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- noun Plural form of
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We shall fool ourselves if we believe our destiny is not affected by what happens in Europe; two world-wars should have taught us better.
What I want to say, in all seriousness, you Canadians know full well the cost to your country in blood and wealth and life of the world-wars which have originated in a divided Europe.
This came from good Butch Brewster, who, having signed for the message, and imagined all manner of catastrophes, from world-wars, earthquakes, pestilence and loss of wealth, down to bad news from Hicks, after the fashion of those receiving telegrams but seldom, had scanned the yellow slip.
After two world-wars and the atomic bomb, we of today should understand him better than his contemporaries.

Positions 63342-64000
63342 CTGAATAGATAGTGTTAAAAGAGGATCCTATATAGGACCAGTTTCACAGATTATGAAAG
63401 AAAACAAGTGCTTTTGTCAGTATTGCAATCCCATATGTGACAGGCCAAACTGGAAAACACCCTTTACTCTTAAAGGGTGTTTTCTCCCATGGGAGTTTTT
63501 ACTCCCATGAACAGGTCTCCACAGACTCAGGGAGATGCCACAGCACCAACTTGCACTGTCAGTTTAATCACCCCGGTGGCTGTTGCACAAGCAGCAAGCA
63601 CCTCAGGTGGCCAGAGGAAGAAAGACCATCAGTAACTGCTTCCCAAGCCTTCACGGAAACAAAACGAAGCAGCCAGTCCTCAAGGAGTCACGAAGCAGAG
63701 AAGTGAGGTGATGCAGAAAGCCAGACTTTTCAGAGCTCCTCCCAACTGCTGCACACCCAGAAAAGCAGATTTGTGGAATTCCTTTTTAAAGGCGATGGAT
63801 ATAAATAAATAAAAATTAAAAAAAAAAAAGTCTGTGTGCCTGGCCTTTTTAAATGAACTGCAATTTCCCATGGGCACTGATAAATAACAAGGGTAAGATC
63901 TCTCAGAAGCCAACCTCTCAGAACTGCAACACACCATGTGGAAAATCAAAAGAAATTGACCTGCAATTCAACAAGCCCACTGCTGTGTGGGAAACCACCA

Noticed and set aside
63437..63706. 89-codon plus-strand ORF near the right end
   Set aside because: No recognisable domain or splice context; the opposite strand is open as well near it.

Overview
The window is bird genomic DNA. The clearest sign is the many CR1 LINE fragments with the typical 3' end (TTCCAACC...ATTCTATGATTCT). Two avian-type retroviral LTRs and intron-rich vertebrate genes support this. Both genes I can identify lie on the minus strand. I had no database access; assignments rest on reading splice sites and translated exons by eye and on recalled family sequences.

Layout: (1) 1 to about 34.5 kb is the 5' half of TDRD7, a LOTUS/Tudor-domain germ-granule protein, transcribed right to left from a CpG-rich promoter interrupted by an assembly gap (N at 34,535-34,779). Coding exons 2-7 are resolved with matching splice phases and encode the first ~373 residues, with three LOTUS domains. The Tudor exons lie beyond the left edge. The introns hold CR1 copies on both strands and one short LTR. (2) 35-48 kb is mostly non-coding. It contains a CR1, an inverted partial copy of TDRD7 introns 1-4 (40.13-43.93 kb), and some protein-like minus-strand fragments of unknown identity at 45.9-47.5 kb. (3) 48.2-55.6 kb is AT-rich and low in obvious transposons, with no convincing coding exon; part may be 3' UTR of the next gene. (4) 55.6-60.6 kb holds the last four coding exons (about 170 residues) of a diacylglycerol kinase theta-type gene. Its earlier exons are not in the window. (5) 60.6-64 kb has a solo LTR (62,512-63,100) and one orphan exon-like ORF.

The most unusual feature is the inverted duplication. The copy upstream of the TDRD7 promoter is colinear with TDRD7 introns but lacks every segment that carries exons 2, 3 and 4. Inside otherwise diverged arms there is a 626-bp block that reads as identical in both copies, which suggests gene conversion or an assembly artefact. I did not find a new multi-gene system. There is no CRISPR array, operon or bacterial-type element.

The beautiful, dashing girl he had wooed so long ago; had married, and had loved more deeply than she ever knew, was Eily McKim, descendant of the long line of Fighting McKims, whose men-children for five hundred years had loomed large in the world-wars of nations.
Nearly always in the histories of the great world-wars of the past the sympathy of the spectator has been more or less diverted from the unrecorded martyrdom of the myriads of forgotten women who have lost sons and husbands by the machinations of the few vain and selfish women who have governed continents by playing upon the passions of men.